If you need to avoid data loss in the event of a server failure, the RDB is not for you. Although Redis allows you to set different savepoint (save point) to control how often an RDB file is saved, it is not an easy operation because the Rdb file needs to preserve the state of the entire dataset. Therefore, you may be able to save the RDB file at least 5 minutes. In this case, you may lose several minutes of data in the event of a failure. Each time you save an RDB, Redis will fork () out a subprocess and perform the actual persistence work by the child process. When datasets are large, fork () can be time-consuming, causing the server to stop processing client; within a millisecond if the data set is huge and CPU time is very tight, the stop time may even be a full second. Although the AOF rewrite also requires fork (), there is no loss of data durability regardless of the length of the AOF rewrite execution interval.
Using AOF persistence makes Redis very durable (much more durable): You can set different fsync policies, such as no Fsync, Fsync per second, or every time you write a command Fsyn C. The default policy for AOF is Fsync once per second, in which Redis can still maintain good performance and, even if there is a failure, it will lose at most one second of data (Fsync will execute in a background thread, so the main thread can continue to work on the command request). The AOF file is an append-only log file (append only), so the write to the AOF file does not require seek, even if the log contains incomplete commands for some reason (such as a write-in disk full, write-down, etc.), The Redis-check-aof tool can also easily fix this problem.
Redis can automatically override AOF in the background when the AOF file volume becomes too large: The rewritten new AOF file contains the minimum set of commands required to restore the current dataset. The entire rewrite operation is absolutely secure, as Redis will continue to append commands to the existing AOF file during the creation of the new AOF file, and the existing AOF files will not be lost even if there is an outage during the rewrite. Once the new AOF file is created, Redis switches from the old AOF file to the new AOF file and begins appending to the new AOF file. The AOF file preserves all write operations performed on the database in an orderly manner, and these writes are saved in the format of the Redis protocol, so the contents of the AOF file are easily readable and parsing (parse) is easy. The export AOF file is also very simple: for example, if you accidentally executed the Flushall command, but as long as the AOF file is not rewritten, just stop the server, remove the Flushall command at the end of the AOF file, and restart Redis, you can The data set reverts to the state before Flushall execution.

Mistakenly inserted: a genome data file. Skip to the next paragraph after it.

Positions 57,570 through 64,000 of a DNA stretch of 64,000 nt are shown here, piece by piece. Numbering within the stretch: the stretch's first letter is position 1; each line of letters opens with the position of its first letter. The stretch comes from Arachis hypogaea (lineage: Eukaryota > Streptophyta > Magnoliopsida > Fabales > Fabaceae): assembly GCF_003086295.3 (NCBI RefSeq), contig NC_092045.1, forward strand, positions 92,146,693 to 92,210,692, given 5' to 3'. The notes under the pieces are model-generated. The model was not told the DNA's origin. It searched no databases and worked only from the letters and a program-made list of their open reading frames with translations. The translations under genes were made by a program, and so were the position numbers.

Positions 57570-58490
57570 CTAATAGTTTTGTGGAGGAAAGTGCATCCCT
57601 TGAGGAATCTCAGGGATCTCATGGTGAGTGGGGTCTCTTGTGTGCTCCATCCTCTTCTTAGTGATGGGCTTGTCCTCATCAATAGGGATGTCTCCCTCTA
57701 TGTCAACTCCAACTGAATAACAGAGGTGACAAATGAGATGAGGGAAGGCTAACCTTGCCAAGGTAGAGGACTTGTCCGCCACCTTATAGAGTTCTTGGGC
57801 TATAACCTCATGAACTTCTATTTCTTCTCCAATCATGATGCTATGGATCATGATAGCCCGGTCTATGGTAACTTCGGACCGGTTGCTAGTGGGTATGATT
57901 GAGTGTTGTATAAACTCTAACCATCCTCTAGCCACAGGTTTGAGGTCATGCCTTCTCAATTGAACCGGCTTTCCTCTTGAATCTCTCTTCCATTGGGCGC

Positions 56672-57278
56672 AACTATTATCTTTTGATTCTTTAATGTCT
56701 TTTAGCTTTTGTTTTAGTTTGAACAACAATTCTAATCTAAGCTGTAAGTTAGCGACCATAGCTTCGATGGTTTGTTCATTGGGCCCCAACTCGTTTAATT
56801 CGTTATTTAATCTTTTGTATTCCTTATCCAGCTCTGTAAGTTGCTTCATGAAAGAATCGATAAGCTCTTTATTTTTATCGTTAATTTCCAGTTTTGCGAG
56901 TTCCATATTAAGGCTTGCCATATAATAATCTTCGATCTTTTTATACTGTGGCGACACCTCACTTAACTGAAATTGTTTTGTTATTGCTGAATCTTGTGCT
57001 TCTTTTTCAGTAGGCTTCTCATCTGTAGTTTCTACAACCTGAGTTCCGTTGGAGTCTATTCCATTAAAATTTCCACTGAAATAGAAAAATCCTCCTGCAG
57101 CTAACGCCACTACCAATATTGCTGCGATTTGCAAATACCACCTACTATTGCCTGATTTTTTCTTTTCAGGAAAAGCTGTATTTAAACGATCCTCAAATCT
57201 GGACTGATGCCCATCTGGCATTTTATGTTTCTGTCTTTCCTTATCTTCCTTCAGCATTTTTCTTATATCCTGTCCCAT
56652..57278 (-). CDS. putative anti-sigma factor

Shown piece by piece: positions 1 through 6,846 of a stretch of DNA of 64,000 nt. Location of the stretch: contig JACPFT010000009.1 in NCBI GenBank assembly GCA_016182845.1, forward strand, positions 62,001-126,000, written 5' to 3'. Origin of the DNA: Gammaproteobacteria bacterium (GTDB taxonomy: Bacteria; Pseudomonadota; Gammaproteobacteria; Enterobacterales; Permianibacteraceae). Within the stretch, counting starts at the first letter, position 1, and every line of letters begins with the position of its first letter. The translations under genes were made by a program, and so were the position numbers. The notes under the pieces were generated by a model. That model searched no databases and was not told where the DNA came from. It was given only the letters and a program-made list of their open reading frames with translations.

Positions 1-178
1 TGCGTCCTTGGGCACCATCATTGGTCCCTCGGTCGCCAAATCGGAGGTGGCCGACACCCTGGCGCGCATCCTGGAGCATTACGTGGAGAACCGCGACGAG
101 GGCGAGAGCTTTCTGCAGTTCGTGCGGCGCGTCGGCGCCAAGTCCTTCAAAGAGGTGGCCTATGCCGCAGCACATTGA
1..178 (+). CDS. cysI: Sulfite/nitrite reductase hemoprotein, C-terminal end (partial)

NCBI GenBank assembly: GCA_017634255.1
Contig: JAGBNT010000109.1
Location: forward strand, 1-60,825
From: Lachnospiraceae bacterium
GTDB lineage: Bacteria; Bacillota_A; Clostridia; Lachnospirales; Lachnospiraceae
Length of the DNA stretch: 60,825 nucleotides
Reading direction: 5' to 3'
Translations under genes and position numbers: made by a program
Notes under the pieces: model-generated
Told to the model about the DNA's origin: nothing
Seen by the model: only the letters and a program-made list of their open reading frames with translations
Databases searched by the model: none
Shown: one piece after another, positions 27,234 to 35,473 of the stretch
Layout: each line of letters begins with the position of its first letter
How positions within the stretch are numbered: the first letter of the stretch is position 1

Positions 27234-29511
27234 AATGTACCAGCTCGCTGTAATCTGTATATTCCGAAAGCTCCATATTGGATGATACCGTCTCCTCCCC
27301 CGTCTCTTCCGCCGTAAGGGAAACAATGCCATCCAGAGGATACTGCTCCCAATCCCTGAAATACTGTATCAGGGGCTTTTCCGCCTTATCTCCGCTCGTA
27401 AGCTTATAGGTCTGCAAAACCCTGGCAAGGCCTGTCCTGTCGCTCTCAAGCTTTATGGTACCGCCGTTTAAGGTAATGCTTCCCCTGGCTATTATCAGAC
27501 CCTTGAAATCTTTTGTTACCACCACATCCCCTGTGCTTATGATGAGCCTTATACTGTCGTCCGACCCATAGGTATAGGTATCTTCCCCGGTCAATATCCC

Disadvantages of AOF:
For the same dataset, the volume of the AOF file is usually larger than the size of the RDB file. Depending on the Fsync policy you are using, the AOF may be slower than the RDB. In general, the performance of Fsync per second is still very high, while closing fsync can make AOF as fast as an RDB, even under high load. However, the RDB can provide a more guaranteed maximum delay time (latency) when handling large write loads. AOF has been a bug in the past: Because of the reason of individual commands, the AOF file cannot be restored as it was when the data set was reloaded. (for example, a blocking command Brpoplpush has caused such a bug.) The test suite adds tests to this situation: they automatically generate random, complex datasets, and re-load the data to make sure everything is fine. Although this bug is not common in AOF files, it is almost impossible for an RDB to appear in comparison.
RDB and AOF, which one should I use?